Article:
Hand Arthritis & How to Treat It (with Dr. Suzanne Elton)
Treatment Options for Arthritis Pain in Hand
- It is degenerative; its symptoms tend to worsen with time.
- Arthritis pain can interfere with even the simplest daily tasks.
- Treatment options include natural healing, over-the-counter drugs.
- At-home treatment (hot and cold therapy) can help reduce pain.
Arthritis is a condition characterised by damage to the surrounding areas of the joints within the body. There can be several reasons behind arthritis; the risk factors include genes, poor posture, vitamin deficiency and illness/disability.
Anyone can become arthritic; the condition wears away at the cartilage and synovial lining of a joint. As a result, the cushioning material between bones is no more there. Arthritis in the joints of the hands causes pain and stiffness. In simple terms, it feels like you have lost strength in your hands. The discomfort can interfere with even the simplest day-to-day tasks.
The treatment options for arthritis pain in hand are as follows.
The common belief is that exercise can make arthritis worse. Contrary to popular belief, an arthritic patient must keep exercising regularly to avoid pain. Take out 20 to 30 minutes a day to exercise. There are certain hand exercises that can keep the joints flexible, improve range of motion and relieve arthritis pain. Consult your health care provider for the exercises.
Natural treatment options for arthritis pain aim to reduce inflammation, and restore bones and cartilage health. Some common natural treatments for arthritis pain include manganese, niacinamide, chondroitin and green tea. These treatments work to slow the effects of the ageing process, relieve inflammation and promote natural joint health.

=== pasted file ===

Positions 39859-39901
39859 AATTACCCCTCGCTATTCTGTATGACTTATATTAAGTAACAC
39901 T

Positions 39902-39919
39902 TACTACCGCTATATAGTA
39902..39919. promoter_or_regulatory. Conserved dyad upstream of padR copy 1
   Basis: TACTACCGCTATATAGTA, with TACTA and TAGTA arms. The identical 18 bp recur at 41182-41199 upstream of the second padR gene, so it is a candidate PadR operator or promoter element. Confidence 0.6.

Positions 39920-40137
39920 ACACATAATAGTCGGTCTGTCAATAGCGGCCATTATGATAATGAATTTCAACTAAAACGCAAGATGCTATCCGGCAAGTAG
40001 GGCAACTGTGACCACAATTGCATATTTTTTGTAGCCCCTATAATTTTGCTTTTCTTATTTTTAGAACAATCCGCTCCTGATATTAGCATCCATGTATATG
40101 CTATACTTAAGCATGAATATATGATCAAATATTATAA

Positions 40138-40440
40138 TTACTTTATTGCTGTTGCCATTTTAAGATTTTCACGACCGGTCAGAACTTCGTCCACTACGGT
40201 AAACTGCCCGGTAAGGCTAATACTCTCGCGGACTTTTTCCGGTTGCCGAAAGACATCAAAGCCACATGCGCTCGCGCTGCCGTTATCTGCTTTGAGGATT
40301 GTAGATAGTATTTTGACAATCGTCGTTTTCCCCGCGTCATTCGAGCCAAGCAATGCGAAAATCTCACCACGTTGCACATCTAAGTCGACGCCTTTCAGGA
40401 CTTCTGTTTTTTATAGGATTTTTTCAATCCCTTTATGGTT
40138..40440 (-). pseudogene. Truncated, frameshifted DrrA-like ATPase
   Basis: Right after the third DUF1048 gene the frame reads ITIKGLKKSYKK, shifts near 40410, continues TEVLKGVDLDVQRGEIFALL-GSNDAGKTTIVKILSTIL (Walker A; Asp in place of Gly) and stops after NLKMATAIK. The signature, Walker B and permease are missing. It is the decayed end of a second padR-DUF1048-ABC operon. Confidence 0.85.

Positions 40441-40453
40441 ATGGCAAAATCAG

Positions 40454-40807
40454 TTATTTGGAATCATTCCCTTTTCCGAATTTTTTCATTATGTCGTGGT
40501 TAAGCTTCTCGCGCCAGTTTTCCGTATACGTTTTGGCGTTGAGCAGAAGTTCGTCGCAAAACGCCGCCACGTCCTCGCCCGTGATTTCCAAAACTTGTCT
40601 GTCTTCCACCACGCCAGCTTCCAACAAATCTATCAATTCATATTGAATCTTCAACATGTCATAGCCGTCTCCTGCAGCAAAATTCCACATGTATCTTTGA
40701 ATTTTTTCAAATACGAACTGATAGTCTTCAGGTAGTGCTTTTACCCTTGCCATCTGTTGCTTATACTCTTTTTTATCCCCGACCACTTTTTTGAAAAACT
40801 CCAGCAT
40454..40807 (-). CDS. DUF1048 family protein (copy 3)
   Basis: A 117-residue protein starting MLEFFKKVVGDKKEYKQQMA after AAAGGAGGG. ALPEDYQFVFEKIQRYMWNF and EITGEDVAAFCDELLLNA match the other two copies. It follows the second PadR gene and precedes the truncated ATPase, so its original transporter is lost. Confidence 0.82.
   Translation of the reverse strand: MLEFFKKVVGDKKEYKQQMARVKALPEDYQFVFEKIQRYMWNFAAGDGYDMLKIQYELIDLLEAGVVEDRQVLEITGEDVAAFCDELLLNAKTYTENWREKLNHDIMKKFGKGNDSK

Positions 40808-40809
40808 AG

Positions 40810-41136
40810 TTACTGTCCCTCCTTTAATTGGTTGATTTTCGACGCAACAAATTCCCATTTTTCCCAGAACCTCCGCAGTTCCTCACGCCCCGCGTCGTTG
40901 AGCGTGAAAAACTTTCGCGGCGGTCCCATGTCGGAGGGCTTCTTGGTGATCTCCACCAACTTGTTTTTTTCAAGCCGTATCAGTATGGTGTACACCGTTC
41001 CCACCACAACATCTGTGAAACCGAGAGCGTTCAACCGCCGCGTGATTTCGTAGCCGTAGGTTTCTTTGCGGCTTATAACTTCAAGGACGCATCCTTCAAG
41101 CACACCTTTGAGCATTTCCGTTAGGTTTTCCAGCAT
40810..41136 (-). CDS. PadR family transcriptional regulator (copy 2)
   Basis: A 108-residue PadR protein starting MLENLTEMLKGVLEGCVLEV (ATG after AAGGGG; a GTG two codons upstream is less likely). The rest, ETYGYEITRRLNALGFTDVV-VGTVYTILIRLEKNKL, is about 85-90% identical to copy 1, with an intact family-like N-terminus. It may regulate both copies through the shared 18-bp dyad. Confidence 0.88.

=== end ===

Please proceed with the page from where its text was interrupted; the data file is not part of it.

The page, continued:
Aspirin is a proven way for arthritis pain relief. This is why many patients are recommended aspirin when they first get the disease. You can also try over-the-counter anti-inflammatory drugs for arthritis pain. You can consult a doctor and get a prescription in case over-the-counter anti-inflammatory drugs don’t work for you.
There are plenty of good pain-relieving creams available over the counter. Look for ointments containing capsaicin (derived from cayenne pepper).
One can also use ice packs on painful, tender joints as these can reduce inflammation (taking pain away with it). Applying ice to hands can also temporarily numb the area. Try ice-pack (cold therapy) and see if it works. Among other at-home treatment is soaking hands in warm water, also referred to as hot therapy. Keeping hands in water for 10 minutes can relax your muscles and increase blood flow throughout your body, and reducing pain henceforth. If you see your skin turning red after soaking hands in water, consider adding some cold water.
Arthritis is degenerative, and its symptoms tend to worsen with time. Treatment and medical intervention is essential to slow the progress, and relieve the symptoms.
Video: Dr. Timothy B. Larson - Hand Arthritis
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